The Two Havens Walk

Barton Haven to Barrow Haven

An attractive circular walk, between 5 and 6 miles in length, which starts alongside Barton Haven and proceeds eastwards along the Humber Bank to Barrow Haven. The return involves some walking along quiet roads before joining a well-defined footpath to Falkland Way in Barton and thence to Waters Edge Country Park.

Take your binoculars with you if you are a bird-watcher.

The route of the walk is covered in the Ordnance Survey Explorer Map 281, “Ancholme Valley”.

A convenient starting point is the car park at Waters Edge Country Park. Walk to the footbridge over Barton Haven, just to the north of the Ropewalk (GR: 029231). Do not cross the bridge but join the new paved path alongside the Haven on the left with the Waters Edge Visitors Centre (1) on the right. As the path bears right behind the Visitors Centre, there are excellent views of the Humber Bridge on the left (2). Follow the path "over the star" (3) and continue on the estuary side of Waters Edge. Look for the locally-produced decorated "tiles" in the paved path as you go along (these were designed and made by students at Baysgarth School in Barton). The path passes the sewage outfall (hurry past this!) and the tile works (3). A well-placed seat on the estuary side gives you a chance to rest if you need it at this stage (4).


The next clay pit is the home of the North Lincolnshire Sailing Club (5). The one after that is a large lake where you might see some water birds (6). The path passes the lake used by a Waterski Club (7) and then a Caravan Site (8).


As it turns the corner to run alongside Barrow Haven (9), the route then skirts the Lincolnshire Trust Nature Reserve (10). The Reserve contains a hide for observing the ponds (you may see a bittern here!). This is reached through a gate on your right as you walk alongside the Haven (11). If you are not visiting the hide (or if you have visited it and wish to resume the walk!), continue on the path on the top of the bank towards the railway (12).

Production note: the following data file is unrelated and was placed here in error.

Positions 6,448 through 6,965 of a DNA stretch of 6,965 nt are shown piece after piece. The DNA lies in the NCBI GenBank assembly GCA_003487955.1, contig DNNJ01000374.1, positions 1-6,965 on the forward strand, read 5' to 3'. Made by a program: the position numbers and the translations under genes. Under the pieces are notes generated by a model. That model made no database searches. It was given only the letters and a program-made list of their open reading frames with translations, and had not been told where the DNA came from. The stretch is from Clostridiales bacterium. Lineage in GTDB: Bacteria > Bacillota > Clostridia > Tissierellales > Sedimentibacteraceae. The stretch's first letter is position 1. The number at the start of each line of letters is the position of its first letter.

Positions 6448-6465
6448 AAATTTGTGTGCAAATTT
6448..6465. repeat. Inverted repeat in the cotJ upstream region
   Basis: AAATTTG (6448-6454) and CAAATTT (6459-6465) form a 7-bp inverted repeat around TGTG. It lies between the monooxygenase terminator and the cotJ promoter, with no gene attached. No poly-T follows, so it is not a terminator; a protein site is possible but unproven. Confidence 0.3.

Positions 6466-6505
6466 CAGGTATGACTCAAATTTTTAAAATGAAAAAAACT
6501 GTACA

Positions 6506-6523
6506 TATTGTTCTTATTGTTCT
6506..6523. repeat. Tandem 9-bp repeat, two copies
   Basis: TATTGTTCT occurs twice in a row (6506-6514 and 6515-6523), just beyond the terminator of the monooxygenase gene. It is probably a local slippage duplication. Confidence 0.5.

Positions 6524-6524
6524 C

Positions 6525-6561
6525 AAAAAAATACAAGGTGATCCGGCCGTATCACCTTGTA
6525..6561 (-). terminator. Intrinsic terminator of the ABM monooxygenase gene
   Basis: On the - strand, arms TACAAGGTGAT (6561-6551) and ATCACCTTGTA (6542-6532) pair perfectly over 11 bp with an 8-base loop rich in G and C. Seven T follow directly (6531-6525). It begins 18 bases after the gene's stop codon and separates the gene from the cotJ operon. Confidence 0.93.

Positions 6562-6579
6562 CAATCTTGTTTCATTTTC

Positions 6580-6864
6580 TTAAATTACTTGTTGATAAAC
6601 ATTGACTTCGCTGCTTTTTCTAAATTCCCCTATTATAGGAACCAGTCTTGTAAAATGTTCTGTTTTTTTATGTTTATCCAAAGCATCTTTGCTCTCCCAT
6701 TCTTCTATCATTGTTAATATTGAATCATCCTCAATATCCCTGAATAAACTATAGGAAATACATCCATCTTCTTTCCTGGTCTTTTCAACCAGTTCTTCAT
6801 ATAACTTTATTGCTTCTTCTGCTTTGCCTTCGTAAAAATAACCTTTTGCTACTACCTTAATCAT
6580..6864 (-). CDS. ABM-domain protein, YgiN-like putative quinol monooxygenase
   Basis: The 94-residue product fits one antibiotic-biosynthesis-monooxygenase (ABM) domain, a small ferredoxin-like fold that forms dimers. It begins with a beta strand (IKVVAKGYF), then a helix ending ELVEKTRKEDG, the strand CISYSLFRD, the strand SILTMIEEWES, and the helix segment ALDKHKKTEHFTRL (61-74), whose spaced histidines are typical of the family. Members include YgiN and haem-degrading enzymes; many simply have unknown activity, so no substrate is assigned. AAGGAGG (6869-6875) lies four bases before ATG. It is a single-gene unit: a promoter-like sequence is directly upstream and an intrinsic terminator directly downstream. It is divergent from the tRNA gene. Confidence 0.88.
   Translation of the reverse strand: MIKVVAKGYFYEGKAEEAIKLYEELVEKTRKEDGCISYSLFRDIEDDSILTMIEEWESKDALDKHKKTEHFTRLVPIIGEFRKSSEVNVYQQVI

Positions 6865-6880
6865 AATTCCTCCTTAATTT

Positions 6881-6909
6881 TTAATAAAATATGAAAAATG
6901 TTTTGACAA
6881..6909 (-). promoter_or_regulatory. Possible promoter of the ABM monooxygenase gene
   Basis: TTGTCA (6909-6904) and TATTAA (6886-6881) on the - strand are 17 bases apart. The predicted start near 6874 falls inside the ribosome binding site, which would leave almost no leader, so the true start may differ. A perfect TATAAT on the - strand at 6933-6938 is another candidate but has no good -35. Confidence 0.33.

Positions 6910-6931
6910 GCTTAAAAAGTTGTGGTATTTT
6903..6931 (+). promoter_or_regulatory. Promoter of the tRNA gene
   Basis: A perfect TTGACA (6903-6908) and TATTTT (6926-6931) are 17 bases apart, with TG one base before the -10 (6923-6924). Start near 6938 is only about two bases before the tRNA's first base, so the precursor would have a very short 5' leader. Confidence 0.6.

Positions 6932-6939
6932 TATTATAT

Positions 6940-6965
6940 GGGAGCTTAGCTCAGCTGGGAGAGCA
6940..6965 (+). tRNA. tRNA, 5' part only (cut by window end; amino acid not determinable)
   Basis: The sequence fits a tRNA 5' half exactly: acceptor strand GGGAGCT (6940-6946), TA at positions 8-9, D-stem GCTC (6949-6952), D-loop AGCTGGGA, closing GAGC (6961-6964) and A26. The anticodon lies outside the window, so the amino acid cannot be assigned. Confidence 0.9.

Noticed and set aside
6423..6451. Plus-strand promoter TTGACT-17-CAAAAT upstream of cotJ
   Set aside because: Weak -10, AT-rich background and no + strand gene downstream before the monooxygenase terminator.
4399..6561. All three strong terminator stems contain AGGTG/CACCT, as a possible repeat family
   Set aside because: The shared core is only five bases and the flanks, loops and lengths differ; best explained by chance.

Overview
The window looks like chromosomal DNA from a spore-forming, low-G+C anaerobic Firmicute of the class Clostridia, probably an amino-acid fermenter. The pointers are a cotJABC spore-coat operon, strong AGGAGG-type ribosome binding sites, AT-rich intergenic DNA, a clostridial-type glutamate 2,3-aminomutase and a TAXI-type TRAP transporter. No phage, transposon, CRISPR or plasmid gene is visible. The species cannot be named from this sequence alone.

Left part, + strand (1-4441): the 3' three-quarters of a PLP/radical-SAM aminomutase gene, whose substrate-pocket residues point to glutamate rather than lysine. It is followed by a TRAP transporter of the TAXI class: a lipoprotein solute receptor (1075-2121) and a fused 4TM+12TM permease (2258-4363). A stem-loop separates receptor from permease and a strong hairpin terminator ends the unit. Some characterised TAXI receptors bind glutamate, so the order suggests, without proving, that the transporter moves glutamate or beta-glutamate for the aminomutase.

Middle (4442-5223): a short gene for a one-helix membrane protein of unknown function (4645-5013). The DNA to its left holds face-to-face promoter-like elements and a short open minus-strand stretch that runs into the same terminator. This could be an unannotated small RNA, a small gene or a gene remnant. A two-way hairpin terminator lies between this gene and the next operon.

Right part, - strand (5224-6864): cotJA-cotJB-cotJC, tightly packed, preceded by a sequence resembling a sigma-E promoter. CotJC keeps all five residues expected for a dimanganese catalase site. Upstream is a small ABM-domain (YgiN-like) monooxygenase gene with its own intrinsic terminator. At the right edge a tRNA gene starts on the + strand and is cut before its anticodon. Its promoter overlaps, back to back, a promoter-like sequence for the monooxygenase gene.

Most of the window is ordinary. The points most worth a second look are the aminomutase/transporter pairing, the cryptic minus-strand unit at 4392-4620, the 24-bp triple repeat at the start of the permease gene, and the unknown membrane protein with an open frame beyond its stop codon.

Go through the gate and cross the railway bridge eastwards before crossing the line via the level crossing near the station (13). Be careful of the two-hourly train as you do so! The road walking starts here but it is not without interest as you go through the village. You could call at the Haven Inn if it is time for refreshment, for example! After that, you pass the old Methodist chapel on the left (14) and the old mill on the right-hand side of the road (15). The road crosses a bridge over the Beck (16) and, shortly afterwards, reaches the junction with West Marsh Lane.


Turn right along this road and walk westwards (17). Don't be frightened by the noisy dogs at the house on the left of the lane! When West Marsh Lane swings right towards the estuary, pass through the labelled gate straight ahead (18). The path continues more-or-less straight ahead towards Barton, although the gate at the end of one field requires a small but obvious diversion to the right (19). Finally the path opens into Pasture Road South, alongside industrial units. This road joins Falkland Way (20).


Turn right here and walk down the road, past the Geest Reception (21) and, further on, some industrial units. As the road swings left, take the right turn over the level crossing (22), going towards a white house. The labelled entrance to Waters Edge Park is over a small footbridge on the left-hand side of the road. Walk through the Park, using the Humber Bridge as your marker. Essentially you will turn right and follow a long path (23) until you reach an obvious left turn which you should take. This path leads past the popular pond (for ducks!) on the right, over a small footbridge, to the western gate of the Park in Maltkiln Lane (24). The car park from which you probably started the walk, is ahead on the other side of the road.


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